drwx------   2 root root 16384 May 17 20:29 lost+found
lrwxrwxrwx   1 root root    11 May 17 20:29 cdrom -> media/cdrom
drwxr-xr-x   2 root root  4096 May 17 21:21 sbin
drwxr-xr-x  12 root root  4096 Jun 18 08:31 home
drwxr-xr-x  13 root root  4096 Jun 20 23:12 root
drwxr-xr-x  13 root root 13780 Jun 22 07:04 dev
drwxr-xr-x 121 root root  4096 Jun 22 07:05 etc
drwxrwxrwt  14 root root  4096 Jun 22 07:36 tmp

8. Display Hidden Files Using ls -a (or) ls -A

To show all the hidden files in the directory, use ‘-a option’. Hidden files in Unix starts with ‘.’ in its file name.

$ ls -a
[rnatarajan@asp-dev ~]$ ls -a
.                             Debian-Info.txt
..                            CentOS-Info.txt
.bash_history                 Fedora-Info.txt
.bash_logout                  .lftp
.bash_profile                 libiconv-1.11.tar.tar
.bashrc                       libssh2-0.12-1.2.el4.rf.i386.rpm

It will show all the files including the ‘.’ (current directory) and ‘..’ (parent directory). To show the hidden files, but not the ‘.’ (current directory) and ‘..’ (parent directory), use option -A.

$ ls -A
Debian-Info.txt               Fedora-Info.txt
CentOS-Info.txt               Red-Hat-Info.txt
.bash_history                 SUSE-Info.txt
.bash_logout                  .lftp
.bash_profile                 libiconv-1.11.tar.tar
.bashrc                       libssh2-0.12-1.2.el4.rf.i386.rpm
[Note: . and .. are not displayed here]

9. Display Files Recursively Using ls -R

$ ls  /etc/sysconfig/networking
devices  profiles

$ ls  -R /etc/sysconfig/networking
/etc/sysconfig/networking:
devices  profiles

/etc/sysconfig/networking/devices:

/etc/sysconfig/networking/profiles:
default

/etc/sysconfig/networking/profiles/default:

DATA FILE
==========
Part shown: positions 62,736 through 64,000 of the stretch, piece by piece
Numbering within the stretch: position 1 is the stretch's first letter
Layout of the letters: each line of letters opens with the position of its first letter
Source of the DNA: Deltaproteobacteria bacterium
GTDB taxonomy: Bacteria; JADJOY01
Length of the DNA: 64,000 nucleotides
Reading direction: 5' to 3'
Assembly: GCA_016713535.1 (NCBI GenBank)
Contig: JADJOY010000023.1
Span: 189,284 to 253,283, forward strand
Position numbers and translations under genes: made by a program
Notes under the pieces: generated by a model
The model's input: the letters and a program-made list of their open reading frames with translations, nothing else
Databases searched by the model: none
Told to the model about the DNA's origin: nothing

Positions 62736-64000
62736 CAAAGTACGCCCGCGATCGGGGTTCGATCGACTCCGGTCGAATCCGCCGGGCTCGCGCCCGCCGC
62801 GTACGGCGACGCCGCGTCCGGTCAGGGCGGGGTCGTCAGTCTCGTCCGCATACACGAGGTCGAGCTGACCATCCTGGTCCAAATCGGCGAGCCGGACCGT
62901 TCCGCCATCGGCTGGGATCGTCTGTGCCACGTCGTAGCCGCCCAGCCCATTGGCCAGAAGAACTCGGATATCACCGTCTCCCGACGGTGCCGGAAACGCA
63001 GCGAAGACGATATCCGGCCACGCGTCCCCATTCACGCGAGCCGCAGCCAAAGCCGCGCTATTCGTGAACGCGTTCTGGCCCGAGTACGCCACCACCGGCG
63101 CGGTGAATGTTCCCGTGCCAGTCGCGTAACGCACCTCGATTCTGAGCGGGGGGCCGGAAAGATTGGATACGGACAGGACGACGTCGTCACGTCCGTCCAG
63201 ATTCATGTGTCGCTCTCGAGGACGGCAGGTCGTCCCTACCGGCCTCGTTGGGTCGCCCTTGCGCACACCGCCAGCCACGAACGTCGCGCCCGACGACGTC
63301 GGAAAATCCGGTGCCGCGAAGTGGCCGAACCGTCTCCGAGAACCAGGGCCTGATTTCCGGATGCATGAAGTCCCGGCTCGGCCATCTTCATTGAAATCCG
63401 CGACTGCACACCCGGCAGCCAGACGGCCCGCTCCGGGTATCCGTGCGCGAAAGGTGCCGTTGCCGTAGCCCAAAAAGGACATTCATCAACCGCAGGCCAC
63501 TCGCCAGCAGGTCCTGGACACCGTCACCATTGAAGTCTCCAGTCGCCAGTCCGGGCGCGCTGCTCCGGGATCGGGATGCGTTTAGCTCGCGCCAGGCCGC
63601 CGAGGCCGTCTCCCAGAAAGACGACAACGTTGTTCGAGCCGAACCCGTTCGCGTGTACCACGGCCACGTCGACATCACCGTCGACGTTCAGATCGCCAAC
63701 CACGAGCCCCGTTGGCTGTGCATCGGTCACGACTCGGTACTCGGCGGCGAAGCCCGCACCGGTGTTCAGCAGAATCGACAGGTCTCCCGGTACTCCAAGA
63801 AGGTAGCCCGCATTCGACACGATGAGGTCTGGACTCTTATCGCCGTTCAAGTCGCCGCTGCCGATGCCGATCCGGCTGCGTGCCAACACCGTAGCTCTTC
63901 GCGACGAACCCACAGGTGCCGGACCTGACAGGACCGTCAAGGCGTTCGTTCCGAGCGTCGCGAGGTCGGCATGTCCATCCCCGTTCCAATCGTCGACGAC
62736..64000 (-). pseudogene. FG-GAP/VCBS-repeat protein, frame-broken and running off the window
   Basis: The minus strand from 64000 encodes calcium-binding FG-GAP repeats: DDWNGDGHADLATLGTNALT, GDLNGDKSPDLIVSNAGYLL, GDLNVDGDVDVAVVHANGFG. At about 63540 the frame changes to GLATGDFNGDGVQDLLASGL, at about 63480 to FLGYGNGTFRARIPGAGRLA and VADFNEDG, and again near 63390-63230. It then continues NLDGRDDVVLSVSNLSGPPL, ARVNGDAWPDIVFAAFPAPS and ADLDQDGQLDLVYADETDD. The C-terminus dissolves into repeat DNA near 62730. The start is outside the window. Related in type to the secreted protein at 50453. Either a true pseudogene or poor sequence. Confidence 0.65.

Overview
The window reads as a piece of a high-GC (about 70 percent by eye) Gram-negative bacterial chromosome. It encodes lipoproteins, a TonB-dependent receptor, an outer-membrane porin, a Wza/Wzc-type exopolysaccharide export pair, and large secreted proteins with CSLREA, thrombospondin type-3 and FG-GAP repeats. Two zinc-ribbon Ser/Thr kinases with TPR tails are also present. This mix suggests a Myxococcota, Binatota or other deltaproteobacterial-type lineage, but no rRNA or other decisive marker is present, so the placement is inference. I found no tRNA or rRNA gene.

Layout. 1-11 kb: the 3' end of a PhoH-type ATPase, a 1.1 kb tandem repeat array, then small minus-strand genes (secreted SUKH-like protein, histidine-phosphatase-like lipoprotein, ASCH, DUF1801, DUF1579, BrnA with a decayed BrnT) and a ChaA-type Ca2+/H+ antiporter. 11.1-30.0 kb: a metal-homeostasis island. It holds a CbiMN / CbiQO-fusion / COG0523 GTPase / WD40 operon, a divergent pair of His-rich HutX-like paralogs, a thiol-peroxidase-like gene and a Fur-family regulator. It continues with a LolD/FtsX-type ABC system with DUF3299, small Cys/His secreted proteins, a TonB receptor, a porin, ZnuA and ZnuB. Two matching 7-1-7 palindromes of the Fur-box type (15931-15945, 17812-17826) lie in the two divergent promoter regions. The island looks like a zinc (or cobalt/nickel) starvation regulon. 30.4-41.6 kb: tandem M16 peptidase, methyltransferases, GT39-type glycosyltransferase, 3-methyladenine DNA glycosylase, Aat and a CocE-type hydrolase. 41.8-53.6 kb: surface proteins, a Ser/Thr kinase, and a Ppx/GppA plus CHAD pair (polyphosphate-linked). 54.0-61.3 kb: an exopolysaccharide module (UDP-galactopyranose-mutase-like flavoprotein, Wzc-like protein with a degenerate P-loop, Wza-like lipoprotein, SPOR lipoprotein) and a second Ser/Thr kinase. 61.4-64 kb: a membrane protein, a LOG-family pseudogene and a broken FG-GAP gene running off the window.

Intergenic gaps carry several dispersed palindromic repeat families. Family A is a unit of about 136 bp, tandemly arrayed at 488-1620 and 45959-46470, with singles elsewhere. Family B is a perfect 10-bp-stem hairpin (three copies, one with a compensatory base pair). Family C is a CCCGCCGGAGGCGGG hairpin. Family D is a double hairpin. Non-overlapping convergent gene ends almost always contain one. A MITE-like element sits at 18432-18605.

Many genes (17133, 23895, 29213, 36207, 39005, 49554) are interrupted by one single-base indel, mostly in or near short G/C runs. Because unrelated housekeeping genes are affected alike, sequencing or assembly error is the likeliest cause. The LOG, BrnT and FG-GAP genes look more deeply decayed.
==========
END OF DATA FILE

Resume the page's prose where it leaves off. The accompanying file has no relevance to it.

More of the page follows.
To show all the files recursively, use -R option. When you do this from /, it shows all the unhidden files in the whole file system recursively.

10. Display File Inode Number Using ls -i

Sometimes you may want to know the inone number of a file for internal maintenance. Use -i option as shown below to display inone number. Using inode number you can remove files that has special characters in it’s name as explained in the example#6 of the find command article.

$ ls -i /etc/xinetd.d/
279694 chargen      279724 cups-lpd  279697 daytime-udp
279695 chargen-udp  279696 daytime   279698 echo

11. Hide Control Characters Using ls -q

To print question mark instead of the non graphics control characters use the -q option.

ls -q

12. Display File UID and GID Using ls -n

Lists the output like -l, but shows the uid and gid in numeric format instead of names.

$ ls -l ~/.bash_profile
-rw-r--r--  1 ramesh ramesh 909 Feb  8 11:48 /home/ramesh/.bash_profile
$ ls -n ~/.bash_profile
-rw-r--r--  1 511 511 909 Feb  8 11:48 /home/ramesh/.bash_profile

[Note: This display 511 for uid and 511 for gid]

13. Visual Classification of Files With Special Characters Using ls -F

Instead of doing the ‘ls -l’ and then the checking for the first character to determine the type of file. You can use -F which classifies the file with different special character for different kind of files.

$ ls -F
Desktop/  Documents/  Ubuntu-App@  firstfile  Music/  Public/  Templates/

Thus in the above output,

  • / – directory.
  • nothing – normal file.
  • @ – link file.
  • * – Executable file

14. Visual Classification of Files With Colors Using ls -F

Recognizing the file type by the color in which it gets displayed is an another kind in classification of file. In the above output directories get displayed in blue, soft links get displayed in green, and ordinary files gets displayed in default color.

$ ls --color=auto
Desktop  Documents Examples firstfile Music  Pictures  Public  Templates  Videos

15. Useful ls Command Aliases

You can take some required ls options in the above, and make it as aliases. We suggest the following.

  • Long list the file with size in human understandable form.
    alias ll="ls -lh"
  • Classify the file type by appending special characters.
    alias lv="ls -F"
  • Classify the file type by both color and special character.
    alias ls="ls -F --color=auto"

Awesome Linux Articles

Following are few awesome 15 examples articles that you might find helpful.


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{ 83 comments… read them below or add one }

1 George July 13, 2009 at 2:14 am

I never imagined that I’d value an email subscription more than I do with The Geek Stuff. Honestly, I just did it for the book–but I’m finding that I’m learning enormous amounts from these entries.

2 Francesco Talamona July 13, 2009 at 5:00 am

I couldn’t understand the use of “-q” switch.

3 Gabriel Rodriguez July 13, 2009 at 7:05 am

Very useful!, thanks a lot

4 KaliSurf July 13, 2009 at 8:53 am

Wow!!!! great post…

5 Vince Stevenson July 13, 2009 at 10:31 am

Thanks for this blog post. I wasn’t familiar with ls -A. Rgds Vince